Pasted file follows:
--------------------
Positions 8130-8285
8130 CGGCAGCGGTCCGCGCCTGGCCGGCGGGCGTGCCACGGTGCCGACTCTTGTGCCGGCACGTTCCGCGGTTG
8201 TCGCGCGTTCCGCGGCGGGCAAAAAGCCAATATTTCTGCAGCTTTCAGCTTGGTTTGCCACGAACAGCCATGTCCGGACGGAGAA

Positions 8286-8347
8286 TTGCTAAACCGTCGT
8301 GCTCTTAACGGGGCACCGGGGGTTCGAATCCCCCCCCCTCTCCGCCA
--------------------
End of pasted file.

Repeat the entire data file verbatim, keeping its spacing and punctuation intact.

Positions 8130-8285
8130 CGGCAGCGGTCCGCGCCTGGCCGGCGGGCGTGCCACGGTGCCGACTCTTGTGCCGGCACGTTCCGCGGTTG
8201 TCGCGCGTTCCGCGGCGGGCAAAAAGCCAATATTTCTGCAGCTTTCAGCTTGGTTTGCCACGAACAGCCATGTCCGGACGGAGAA

Positions 8286-8347
8286 TTGCTAAACCGTCGT
8301 GCTCTTAACGGGGCACCGGGGGTTCGAATCCCCCCCCCTCTCCGCCA